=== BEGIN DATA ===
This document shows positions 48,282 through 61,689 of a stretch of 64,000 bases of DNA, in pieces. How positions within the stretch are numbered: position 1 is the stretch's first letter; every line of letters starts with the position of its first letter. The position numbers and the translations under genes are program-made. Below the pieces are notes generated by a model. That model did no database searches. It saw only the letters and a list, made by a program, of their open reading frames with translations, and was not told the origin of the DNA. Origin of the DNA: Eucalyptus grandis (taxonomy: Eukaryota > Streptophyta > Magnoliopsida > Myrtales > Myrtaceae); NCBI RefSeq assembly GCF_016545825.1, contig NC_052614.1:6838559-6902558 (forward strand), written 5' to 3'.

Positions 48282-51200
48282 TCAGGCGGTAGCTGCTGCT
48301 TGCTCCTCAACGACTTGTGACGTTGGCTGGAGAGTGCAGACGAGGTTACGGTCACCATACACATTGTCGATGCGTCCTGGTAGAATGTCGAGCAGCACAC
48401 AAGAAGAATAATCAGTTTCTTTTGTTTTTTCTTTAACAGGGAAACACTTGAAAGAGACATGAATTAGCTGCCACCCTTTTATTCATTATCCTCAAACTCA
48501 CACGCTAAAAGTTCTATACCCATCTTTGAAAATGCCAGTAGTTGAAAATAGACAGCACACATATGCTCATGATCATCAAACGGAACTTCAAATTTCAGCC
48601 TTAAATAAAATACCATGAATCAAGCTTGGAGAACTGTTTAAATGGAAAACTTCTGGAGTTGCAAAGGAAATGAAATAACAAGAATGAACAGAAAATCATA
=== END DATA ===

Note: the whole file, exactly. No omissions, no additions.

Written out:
This document shows positions 48,282 through 61,689 of a stretch of 64,000 bases of DNA, in pieces. How positions within the stretch are numbered: position 1 is the stretch's first letter; every line of letters starts with the position of its first letter. The position numbers and the translations under genes are program-made. Below the pieces are notes generated by a model. That model did no database searches. It saw only the letters and a list, made by a program, of their open reading frames with translations, and was not told the origin of the DNA. Origin of the DNA: Eucalyptus grandis (taxonomy: Eukaryota > Streptophyta > Magnoliopsida > Myrtales > Myrtaceae); NCBI RefSeq assembly GCF_016545825.1, contig NC_052614.1:6838559-6902558 (forward strand), written 5' to 3'.

Positions 48282-51200
48282 TCAGGCGGTAGCTGCTGCT
48301 TGCTCCTCAACGACTTGTGACGTTGGCTGGAGAGTGCAGACGAGGTTACGGTCACCATACACATTGTCGATGCGTCCTGGTAGAATGTCGAGCAGCACAC
48401 AAGAAGAATAATCAGTTTCTTTTGTTTTTTCTTTAACAGGGAAACACTTGAAAGAGACATGAATTAGCTGCCACCCTTTTATTCATTATCCTCAAACTCA
48501 CACGCTAAAAGTTCTATACCCATCTTTGAAAATGCCAGTAGTTGAAAATAGACAGCACACATATGCTCATGATCATCAAACGGAACTTCAAATTTCAGCC
48601 TTAAATAAAATACCATGAATCAAGCTTGGAGAACTGTTTAAATGGAAAACTTCTGGAGTTGCAAAGGAAATGAAATAACAAGAATGAACAGAAAATCATA